HAGATNA, Guam (AP) – A lawsuit challenging Guam’s same-sex marriage ban will move forward later this month after a federal judge decided against postponing it until after the U.S. Supreme Court rules on gay nuptials this summer.
But U.S. District Court of Guam Chief Judge Frances Tydingco-Gatewood gave Guam’s governor and the department that denied a lesbian couple a marriage license some extra time to work with a private attorney, The Pacific Daily News reported Friday.
That’s because Guam’s attorney general has taken a different position from Gov. Eddie Calvo, saying the U.S. territory should issue marriage licenses to gay couples.
Attorney General Elizabeth Barrett-Anderson appointed a local attorney to defend Calvo and the Office of Vital Statistics registrar because she will not do so.
Loretta M. Pangelinan and Kathleen M. Aguero, both 28, sued April 13 after the registrar refused them a license because Guam law defines marriage as a union between two people of the opposite sex.
The couple based their lawsuit on a 9th U.S. Circuit Court of Appeals decision in favor of same-sex marriage. The U.S. District Court of Guam falls under the 9th Circuit.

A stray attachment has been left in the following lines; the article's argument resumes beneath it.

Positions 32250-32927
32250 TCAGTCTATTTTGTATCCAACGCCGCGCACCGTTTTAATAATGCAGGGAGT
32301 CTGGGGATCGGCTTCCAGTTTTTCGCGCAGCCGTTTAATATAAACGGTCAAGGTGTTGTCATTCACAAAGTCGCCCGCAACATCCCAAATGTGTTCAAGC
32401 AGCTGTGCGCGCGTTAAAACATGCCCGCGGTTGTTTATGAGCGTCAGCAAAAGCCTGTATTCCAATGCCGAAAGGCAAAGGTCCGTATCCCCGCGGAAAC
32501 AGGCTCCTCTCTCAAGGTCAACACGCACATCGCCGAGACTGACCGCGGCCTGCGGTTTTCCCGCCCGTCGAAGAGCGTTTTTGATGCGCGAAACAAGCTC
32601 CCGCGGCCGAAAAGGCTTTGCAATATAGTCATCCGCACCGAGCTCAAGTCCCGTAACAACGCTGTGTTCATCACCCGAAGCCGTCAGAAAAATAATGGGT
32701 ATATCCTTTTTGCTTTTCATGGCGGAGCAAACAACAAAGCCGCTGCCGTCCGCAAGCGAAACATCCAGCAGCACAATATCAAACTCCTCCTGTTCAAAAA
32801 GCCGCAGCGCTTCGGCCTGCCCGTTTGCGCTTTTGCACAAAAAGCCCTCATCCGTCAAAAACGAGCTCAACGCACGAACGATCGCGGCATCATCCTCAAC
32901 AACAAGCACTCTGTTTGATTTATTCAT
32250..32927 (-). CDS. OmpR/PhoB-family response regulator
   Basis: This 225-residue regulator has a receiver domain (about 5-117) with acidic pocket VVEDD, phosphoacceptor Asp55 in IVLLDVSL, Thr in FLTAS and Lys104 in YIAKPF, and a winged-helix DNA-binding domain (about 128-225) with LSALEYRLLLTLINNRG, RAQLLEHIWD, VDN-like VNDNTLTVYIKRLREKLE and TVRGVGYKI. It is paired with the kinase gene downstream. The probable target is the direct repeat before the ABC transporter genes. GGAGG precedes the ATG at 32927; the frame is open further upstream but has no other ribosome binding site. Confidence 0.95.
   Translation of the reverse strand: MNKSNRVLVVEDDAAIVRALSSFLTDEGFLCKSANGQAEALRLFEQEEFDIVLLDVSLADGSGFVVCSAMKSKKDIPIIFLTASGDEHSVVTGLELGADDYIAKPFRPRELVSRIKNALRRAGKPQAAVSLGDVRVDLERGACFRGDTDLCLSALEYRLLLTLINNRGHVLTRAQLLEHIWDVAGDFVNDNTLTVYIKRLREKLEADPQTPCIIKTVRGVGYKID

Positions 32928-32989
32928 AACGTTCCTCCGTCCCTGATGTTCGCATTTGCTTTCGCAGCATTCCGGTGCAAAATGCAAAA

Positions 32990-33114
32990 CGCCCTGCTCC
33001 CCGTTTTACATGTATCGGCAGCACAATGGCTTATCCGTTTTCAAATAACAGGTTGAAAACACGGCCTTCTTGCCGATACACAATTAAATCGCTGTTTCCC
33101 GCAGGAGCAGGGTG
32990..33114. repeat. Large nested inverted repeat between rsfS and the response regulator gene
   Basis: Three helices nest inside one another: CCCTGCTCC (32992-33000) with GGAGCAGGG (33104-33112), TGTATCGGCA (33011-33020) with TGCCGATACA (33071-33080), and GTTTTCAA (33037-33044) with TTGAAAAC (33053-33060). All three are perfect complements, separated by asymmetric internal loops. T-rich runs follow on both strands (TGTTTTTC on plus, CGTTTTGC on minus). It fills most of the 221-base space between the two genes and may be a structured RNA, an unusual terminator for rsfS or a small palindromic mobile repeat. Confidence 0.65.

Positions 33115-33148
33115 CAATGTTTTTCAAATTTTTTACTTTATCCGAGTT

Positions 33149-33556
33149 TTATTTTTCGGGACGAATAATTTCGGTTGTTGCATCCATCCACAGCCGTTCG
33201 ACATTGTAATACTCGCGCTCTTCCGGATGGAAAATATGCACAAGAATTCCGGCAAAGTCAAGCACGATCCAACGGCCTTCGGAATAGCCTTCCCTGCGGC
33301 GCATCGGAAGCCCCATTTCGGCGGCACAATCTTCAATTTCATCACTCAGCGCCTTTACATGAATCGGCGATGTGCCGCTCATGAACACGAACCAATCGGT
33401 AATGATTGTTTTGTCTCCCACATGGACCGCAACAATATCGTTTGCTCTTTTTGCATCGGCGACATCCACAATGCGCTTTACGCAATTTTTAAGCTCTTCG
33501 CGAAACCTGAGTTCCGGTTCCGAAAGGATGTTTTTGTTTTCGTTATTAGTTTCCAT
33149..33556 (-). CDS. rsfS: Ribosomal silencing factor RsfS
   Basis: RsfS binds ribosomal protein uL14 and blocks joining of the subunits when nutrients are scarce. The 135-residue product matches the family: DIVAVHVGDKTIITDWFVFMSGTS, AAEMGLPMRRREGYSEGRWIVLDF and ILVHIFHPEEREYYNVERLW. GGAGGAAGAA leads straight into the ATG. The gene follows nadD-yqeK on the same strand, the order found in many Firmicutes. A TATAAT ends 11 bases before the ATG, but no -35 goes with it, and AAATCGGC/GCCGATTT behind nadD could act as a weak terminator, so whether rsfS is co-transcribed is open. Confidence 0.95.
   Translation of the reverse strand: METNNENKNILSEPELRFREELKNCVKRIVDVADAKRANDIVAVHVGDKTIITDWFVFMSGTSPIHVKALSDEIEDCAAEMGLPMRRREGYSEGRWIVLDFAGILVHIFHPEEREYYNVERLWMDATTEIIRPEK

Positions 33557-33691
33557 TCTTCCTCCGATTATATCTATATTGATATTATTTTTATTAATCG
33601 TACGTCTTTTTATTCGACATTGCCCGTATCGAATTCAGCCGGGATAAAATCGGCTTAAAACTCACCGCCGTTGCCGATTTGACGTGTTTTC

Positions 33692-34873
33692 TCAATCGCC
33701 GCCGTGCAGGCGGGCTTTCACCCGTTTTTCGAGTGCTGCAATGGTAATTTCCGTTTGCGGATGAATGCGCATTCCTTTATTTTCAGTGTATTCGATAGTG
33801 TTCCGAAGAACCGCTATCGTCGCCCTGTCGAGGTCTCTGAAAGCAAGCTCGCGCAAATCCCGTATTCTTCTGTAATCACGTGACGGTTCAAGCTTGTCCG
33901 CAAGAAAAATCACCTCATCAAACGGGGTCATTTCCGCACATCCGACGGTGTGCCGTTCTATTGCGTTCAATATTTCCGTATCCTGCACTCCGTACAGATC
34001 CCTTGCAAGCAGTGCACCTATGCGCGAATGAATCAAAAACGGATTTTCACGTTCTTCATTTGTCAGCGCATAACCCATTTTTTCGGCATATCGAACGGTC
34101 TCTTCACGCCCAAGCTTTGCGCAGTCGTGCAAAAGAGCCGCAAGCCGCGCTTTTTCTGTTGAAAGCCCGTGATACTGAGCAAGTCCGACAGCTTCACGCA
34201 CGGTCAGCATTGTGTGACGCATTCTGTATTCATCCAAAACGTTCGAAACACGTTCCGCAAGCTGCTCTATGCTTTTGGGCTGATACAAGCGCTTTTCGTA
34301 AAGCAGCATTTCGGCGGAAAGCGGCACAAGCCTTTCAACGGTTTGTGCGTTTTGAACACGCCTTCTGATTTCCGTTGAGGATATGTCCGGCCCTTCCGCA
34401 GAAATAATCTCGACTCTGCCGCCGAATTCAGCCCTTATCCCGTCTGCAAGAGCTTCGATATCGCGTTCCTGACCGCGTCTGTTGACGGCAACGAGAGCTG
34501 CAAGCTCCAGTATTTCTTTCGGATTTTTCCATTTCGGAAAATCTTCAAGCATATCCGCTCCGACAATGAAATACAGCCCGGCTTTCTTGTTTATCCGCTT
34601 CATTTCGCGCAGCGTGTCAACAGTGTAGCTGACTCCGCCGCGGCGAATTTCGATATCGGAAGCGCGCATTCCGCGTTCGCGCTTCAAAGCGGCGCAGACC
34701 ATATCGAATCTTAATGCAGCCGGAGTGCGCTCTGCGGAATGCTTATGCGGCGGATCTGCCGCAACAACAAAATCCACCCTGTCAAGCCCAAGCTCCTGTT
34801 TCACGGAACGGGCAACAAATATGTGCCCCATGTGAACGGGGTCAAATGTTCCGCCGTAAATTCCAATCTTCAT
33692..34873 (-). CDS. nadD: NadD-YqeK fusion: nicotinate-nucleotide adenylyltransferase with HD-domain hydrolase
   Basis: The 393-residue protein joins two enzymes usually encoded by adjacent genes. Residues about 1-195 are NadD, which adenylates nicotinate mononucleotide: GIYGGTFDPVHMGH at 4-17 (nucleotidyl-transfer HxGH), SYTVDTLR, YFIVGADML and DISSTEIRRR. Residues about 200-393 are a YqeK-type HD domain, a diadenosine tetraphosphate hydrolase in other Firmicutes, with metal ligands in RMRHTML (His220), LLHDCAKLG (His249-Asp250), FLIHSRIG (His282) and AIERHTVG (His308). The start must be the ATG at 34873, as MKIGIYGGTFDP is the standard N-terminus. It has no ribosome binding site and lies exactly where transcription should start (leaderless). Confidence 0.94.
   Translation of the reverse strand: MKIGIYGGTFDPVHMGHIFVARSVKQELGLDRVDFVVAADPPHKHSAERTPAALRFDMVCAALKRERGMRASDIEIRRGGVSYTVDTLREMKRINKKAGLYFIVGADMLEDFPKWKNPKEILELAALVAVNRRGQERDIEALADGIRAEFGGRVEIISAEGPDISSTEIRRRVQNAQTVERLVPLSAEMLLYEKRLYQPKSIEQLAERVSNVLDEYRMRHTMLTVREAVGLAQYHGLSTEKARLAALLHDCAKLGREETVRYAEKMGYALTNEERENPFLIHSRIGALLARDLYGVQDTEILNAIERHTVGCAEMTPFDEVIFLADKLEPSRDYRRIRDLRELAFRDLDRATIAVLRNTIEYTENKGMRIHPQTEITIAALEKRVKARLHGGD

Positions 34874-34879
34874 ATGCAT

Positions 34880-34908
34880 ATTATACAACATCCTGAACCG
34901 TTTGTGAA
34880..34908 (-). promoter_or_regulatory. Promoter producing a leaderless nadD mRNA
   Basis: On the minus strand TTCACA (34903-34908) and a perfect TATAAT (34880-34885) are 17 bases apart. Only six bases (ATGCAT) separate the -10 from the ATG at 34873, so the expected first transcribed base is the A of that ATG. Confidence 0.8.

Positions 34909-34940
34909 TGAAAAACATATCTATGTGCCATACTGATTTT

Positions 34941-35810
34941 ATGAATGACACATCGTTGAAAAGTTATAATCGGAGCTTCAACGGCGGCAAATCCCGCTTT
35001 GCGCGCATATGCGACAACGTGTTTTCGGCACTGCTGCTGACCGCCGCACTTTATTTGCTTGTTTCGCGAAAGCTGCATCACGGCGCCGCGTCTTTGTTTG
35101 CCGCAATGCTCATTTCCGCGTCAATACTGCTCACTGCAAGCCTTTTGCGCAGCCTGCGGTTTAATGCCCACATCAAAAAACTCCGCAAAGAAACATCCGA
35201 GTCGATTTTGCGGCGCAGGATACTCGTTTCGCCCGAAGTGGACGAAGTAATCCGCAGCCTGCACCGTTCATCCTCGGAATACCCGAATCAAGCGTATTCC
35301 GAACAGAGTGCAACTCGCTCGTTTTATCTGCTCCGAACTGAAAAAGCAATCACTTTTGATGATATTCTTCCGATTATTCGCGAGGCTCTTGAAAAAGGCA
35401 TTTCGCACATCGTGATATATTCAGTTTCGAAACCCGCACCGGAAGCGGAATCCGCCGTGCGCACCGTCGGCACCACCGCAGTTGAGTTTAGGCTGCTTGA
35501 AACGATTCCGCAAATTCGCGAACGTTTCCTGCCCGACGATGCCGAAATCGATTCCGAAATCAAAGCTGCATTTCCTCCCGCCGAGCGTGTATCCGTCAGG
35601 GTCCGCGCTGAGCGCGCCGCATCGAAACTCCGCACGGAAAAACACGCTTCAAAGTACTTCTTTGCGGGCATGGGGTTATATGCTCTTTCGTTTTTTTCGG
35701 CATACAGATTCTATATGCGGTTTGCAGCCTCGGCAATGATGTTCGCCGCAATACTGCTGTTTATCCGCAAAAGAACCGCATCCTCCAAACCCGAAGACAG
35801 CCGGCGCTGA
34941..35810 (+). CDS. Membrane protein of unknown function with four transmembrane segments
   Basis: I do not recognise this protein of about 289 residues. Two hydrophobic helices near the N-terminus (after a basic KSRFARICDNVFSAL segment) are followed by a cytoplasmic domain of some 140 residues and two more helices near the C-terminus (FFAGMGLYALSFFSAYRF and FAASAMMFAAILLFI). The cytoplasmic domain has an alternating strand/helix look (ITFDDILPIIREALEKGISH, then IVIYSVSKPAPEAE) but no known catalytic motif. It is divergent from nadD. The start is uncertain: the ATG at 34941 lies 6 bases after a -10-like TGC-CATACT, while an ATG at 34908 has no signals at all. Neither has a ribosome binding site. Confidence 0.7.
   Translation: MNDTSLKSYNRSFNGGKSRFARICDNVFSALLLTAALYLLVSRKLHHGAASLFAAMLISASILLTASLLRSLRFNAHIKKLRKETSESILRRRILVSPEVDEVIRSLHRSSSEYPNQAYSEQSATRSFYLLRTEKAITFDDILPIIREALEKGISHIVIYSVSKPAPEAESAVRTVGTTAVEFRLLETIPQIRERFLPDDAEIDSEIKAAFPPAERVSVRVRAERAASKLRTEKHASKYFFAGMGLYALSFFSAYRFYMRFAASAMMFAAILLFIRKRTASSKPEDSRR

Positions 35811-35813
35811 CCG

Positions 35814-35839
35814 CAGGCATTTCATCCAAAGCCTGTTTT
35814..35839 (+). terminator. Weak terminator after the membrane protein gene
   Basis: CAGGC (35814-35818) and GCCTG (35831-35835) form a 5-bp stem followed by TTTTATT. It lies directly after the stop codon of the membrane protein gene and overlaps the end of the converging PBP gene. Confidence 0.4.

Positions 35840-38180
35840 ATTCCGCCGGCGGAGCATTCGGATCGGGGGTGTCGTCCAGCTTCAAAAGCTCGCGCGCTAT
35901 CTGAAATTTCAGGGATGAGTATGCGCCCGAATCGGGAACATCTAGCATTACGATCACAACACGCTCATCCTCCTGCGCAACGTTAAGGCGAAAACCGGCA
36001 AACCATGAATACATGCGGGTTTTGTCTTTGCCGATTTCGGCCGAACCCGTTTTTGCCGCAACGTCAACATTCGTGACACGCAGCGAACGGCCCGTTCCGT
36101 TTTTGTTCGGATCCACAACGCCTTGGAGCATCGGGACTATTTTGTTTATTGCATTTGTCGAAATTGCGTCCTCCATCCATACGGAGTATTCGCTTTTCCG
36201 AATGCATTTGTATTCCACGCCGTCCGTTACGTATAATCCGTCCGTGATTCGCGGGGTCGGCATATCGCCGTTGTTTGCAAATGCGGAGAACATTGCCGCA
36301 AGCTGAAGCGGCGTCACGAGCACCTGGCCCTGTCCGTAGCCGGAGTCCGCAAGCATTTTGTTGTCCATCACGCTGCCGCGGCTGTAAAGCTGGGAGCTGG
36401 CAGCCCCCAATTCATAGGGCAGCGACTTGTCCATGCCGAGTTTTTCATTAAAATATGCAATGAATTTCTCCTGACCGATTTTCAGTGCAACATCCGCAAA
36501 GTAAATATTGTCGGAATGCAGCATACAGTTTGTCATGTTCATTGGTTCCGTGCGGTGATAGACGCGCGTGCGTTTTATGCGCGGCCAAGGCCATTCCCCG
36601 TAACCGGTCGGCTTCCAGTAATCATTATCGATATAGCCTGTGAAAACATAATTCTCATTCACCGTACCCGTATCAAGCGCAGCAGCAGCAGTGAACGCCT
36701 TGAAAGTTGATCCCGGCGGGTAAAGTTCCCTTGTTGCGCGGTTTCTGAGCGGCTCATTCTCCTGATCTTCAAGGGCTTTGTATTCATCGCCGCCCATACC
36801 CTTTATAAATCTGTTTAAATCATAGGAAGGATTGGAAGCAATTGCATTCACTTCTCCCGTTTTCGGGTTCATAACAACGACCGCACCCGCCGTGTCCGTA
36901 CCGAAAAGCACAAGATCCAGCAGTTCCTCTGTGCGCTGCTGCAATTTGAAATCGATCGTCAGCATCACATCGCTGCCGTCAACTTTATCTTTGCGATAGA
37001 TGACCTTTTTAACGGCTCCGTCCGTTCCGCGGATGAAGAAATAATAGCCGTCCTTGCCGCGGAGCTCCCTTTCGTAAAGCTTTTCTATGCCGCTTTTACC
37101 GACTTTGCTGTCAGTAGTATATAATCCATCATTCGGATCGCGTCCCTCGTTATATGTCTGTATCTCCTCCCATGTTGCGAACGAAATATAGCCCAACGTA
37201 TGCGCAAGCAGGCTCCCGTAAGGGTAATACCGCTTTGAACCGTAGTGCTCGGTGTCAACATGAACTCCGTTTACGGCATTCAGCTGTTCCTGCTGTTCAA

If Guam allows gay marriage, it would be the first U.S. territory to do so.
In a statement Friday, Calvo said he told his administration to prepare for two possible outcomes from the Supreme Court case: a ruling saying states have the right to define marriage, or one recognizing same-sex marriage as a fundamental right.
If it’s the former, discussion on the matter likely will continue in the Guam, the governor said.
“I believe it will open up the opportunity for further conversation so that the true will of the people can be reflected in our laws,” Calvo said. “And as ardent a defender as I have been for our local law as currently written, I will be as ardent in defending any new law, if that is the will of the people.”
In his statement, the governor also took a jab at another civil rights issue – the right of island citizens to be able to vote for president.
He said the island’s same-sex marriage law is “being challenged by federal judges that were nominated by a U.S. president and confirmed by a U.S. Senate, none of whom were elected through a process that included the people of Guam.”
Guam residents are U.S. citizens, but they don’t have the right to cast ballots for president. The territory elects a delegate to the U.S. House, but the delegate may not vote on legislation. Guam has no representation in the U.S. Senate.